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Old 12-09-2023, 03:18 AM   #11 (permalink)
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Quote:
Originally Posted by Appletank View Post
Older vehicle, sometimes the drivetrain lurches a bit when i shift back to D. Don't want to stress out the transmission clutches too much. I reserve Neutral mostly if I know I'm coasting long enough for the speed to drop considerably, thus transmission and engine RPM dropping with it.
A little blip of RPM will take care of the lurch.

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Old 12-09-2023, 02:14 PM   #12 (permalink)
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I'm on like 50/50 on blipping enough to reduce the lurching, so I figure if I can do something else and get close without bothering with all that hand and foot movement, that'd be worth it. Also, I wonder if blipping brings up the consumption enough to bring it pretty close to whatever I'm getting.
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Old 12-17-2023, 07:43 PM   #13 (permalink)
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My take on this, from another thread:

https://ecomodder.com/forum/showthre...tml#post690294

Quote:
Originally Posted by Ecky View Post
If you need to coast to a stop (say, a stop sign), the best way to reach there is burning zero fuel, so either DFCO or engine-off coasting in neutral would be equal. Coasting in neutral while idling will burn more fuel.

If you're trying to conserve momentum, look at it in terms of cumulative pumping losses. If you DFCO, you have the cumulative pumping losses of the engine turning at whatever your cruising RPM is, being subtracted from your momentum. If you put it in neutral and idle, you have the cumulative pumping losses of idle RPM, but instead of them being subtracted from your momentum, the engine burns a bit of fuel. Shutting the engine off means zero pumping losses. Overall idle is a net win.

If you need to coast downhill and you need to bleed speed (e.g. speeding ticket risk), DFCO bleeds more speed and you burn zero fuel while doing it.
As far as coasting without DFCO... all of my vehicles will not coast above idle RPM in gear without DFCO. A minimum amount of throttle needs to be given.

If you can get yours to do this, your guess is as good as mine as to how much fuel the engine burns, but ultimately you're still going to be covering the pumping losses by a combination of loss of momentum, and fuel burned.

EDIT: One additional factor is that, at very low throttle positions, the efficiency of the engine is very low. Partly that's because efficiency is a measure of fuel in vs useful work out, so it's not entirely honest to simply say that low throttle = worst BSFC - many of the losses are simply a function of keeping a vehicle powered and rolling down the road.

That said, the way to maximize fuel economy is, ultimately, to drive with the engine in its peak BSFC zone for the greatest percent time the engine is running, and to turn it off as much as possible otherwise. That, and to drive in such a manner as to have the least energy losses. Things like lower speed (exponential aero losses), and avoiding stops (turning fuel into brake dust).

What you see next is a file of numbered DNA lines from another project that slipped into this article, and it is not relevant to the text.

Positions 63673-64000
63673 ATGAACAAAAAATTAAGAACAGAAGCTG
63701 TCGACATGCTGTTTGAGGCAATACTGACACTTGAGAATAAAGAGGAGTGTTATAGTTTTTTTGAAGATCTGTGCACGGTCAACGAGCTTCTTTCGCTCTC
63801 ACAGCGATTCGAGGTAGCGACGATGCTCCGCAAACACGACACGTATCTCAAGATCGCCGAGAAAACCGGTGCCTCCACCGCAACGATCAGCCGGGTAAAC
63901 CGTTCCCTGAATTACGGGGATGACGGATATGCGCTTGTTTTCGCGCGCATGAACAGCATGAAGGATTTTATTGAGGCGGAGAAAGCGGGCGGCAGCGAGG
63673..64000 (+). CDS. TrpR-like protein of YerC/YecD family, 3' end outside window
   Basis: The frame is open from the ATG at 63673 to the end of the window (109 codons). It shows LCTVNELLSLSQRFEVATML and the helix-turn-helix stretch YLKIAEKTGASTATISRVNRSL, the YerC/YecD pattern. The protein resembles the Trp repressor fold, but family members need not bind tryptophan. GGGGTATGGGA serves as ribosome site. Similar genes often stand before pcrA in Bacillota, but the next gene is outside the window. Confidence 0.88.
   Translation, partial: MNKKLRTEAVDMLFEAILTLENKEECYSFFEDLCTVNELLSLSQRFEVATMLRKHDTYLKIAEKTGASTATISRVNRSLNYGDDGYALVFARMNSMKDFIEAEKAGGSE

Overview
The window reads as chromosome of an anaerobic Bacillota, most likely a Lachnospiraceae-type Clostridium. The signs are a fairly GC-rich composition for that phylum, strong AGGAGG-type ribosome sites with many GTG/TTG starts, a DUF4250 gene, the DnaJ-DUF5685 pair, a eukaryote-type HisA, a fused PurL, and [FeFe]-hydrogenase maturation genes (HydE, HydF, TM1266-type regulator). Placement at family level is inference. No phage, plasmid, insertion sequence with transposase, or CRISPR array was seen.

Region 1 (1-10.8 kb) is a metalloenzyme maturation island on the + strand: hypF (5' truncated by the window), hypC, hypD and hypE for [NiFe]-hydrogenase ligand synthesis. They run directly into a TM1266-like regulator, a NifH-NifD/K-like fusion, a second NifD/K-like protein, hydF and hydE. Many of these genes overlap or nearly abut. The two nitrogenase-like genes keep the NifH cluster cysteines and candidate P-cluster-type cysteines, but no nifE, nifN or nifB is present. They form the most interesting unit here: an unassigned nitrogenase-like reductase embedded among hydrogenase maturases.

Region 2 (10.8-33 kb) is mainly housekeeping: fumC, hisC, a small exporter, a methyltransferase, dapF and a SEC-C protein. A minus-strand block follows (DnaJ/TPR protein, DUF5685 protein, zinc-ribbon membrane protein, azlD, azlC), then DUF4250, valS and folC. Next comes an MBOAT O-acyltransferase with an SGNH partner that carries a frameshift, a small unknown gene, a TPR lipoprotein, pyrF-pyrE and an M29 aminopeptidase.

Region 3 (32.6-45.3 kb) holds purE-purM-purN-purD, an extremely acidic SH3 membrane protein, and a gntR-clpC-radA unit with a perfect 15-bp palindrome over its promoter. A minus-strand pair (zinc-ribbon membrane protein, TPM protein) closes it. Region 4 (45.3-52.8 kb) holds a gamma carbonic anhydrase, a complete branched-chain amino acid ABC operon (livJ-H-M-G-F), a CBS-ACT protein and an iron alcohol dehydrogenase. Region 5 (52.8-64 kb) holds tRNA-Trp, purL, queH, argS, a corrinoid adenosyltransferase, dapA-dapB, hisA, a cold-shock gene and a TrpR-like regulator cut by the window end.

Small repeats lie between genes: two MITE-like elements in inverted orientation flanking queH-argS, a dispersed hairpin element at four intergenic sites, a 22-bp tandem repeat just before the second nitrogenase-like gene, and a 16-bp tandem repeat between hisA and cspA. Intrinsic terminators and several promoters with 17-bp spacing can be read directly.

If you haven't before, take a look at some BSFC charts. Here's one for an Atkinson cycle engine, and a conventional small displacement engine:




The top line of the chart is the torque curve of the engine. Being halfway between the top line and bottom of the graph would indicate 50% load at that RPM.

In a vehicle with the 2.0L engine pictured above, the most efficient operating regions would be at ~2500rpm ~65% load, and at ~1900rpm ~50% load. The reason the peak efficiency load is so low, is that these engines pull ignition timing and enrich the air fuel ratio most at low RPM high load, in order to compensate for the extremely high compression ratios. In an engine that has low enough compression that no enrichment or ignition retard is necessary, peak BSFC would likely be right at idle, at WOT. Higher compression moves that peak BSFC island up in the power band, and down in load, which allows for a larger engine to operate more efficiently where it will most typically be operating.

Last edited by Ecky; 12-17-2023 at 08:02 PM..
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Old 12-17-2023, 09:40 PM   #14 (permalink)
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Yeah, I know about BSFC zones. When accelerating or coming out of a glide, I try to keep the engine in like 70-80% load, 1.5K to 2K RPM. It's the gliding part I have several choices to make. I think no-DFCO gliding has slightly slower Decel than idle coasting, somewhat balancing out the 80% higher consumption rate maybe? (0.3 GPH to 0.55)
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Old 12-17-2023, 09:50 PM   #15 (permalink)
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Quote:
Originally Posted by Appletank View Post
Yeah, I know about BSFC zones. When accelerating or coming out of a glide, I try to keep the engine in like 70-80% load, 1.5K to 2K RPM. It's the gliding part I have several choices to make. I think no-DFCO gliding has slightly slower Decel than idle coasting, somewhat balancing out the 80% higher consumption rate maybe? (0.3 GPH to 0.55)
I imagine it's basically a wash - you're either burning more fuel, or burning more momentum, which requires more fuel later.

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